'Seed' creative team talks opening night

LINDA ARMSTRONG Special to the AmNews | 10/6/2011, 4:58 p.m.
This weekend, "Seed" opened at the National Black Theatre on Fifth Avenue between 125th and...
'Seed' creative team talks opening night

He explained, "What becomes difficult in the rehearsal process is creating a space for actors to take a risk and really live out those challenging moments-it's a lot of pushing or sitting back and waiting and letting them discover. The greatest challenge is allowing the play to explode in the way that it wants to explode."

Clyde Valentin, executive director of the Hip-Hop Theater Festival, and Ty Jones, the Classical Theatre of Harlem's producing director-the co-producers of "Seed"-were excited to share their thoughts on this project. "The collaboration came about around the play. Radha sent the script to us and we thought it was incredible. And she said that Classical Theatre of Harlem is interested in doing a reading and presenting it. So that was the beginning of the conversation," Valentin said.

"I want audiences to come away with a line in the play, 'Stick your neck out.' There's not enough of us willing to stick our necks out," he added. Valentin was joined at the opening by Kamilah Forbes, artistic director for the Hip-Hop Theater Festival.

Jones was excited as he remarked, "The Hip-Hop Theater Festival and Classical Theatre of Harlem-we have similar missions, we both want to provide opportunities for artists of color, women. And we want to do it in a comprehensive theatrical form-not just for actors on stage, but for designers, directors and playwrights.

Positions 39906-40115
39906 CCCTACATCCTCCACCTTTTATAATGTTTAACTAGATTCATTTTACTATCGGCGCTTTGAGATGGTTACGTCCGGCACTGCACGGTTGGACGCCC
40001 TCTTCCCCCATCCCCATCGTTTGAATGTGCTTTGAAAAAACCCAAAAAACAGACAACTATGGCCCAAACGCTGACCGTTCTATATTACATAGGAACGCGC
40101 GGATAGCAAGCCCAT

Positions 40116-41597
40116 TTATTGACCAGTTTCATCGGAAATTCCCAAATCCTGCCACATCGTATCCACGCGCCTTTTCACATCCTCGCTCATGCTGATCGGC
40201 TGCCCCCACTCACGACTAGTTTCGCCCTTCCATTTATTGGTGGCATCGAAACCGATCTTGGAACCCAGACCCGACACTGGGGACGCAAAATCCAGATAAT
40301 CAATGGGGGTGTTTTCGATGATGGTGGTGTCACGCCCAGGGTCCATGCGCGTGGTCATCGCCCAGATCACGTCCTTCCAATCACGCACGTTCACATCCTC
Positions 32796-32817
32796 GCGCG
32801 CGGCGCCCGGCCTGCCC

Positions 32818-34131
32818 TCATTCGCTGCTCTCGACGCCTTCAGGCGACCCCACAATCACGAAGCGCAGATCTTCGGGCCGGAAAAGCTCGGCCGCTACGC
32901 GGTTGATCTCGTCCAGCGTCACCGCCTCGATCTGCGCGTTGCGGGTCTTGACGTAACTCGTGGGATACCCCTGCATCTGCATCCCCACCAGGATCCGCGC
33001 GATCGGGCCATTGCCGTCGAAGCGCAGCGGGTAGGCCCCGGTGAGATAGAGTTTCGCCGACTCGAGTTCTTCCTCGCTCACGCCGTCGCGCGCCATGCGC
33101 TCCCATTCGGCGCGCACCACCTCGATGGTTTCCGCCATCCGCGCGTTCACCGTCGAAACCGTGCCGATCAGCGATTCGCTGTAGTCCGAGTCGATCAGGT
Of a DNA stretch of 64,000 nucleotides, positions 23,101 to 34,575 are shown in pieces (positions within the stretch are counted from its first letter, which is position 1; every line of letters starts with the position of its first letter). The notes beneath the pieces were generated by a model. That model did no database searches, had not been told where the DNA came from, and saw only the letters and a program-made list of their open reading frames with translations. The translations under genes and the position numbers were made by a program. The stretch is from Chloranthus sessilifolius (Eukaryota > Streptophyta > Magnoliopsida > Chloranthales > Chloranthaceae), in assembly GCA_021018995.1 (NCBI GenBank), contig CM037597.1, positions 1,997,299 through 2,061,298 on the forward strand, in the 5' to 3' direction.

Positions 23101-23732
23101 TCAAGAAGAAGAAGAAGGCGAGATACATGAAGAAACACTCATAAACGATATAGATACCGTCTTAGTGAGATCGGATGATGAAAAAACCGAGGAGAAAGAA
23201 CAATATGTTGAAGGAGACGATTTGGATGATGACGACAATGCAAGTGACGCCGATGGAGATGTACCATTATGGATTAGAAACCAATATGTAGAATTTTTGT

"What the Hip-Hop Theater Festival does is speak to a generation that often is left out of the conversation of theater," Jones continued. "We love to be able to bring our brand of theater to that generation of folks. We believe that theater belongs to all people.

"It makes sense that the Hip-Hop Festival and us worked together on a play we both independently loved. We have a reading series called 'Future Classics' and we chose 'Seed.' The Hip-Hop Festival independently did a reading on their own and loved the play."

Jones feels the play will do well. "The success of a play is when it promotes dialogue and discussion, and I know this play does that. This play will move people in a profound and pleasurable ways.

"The end date is October 9, but we're hoping that things will be so damn successful that it will extend a couple of weeks and be at a venue where it can have an open run. There are talkbacks after some of the shows with social workers and with young people who are in the child care system."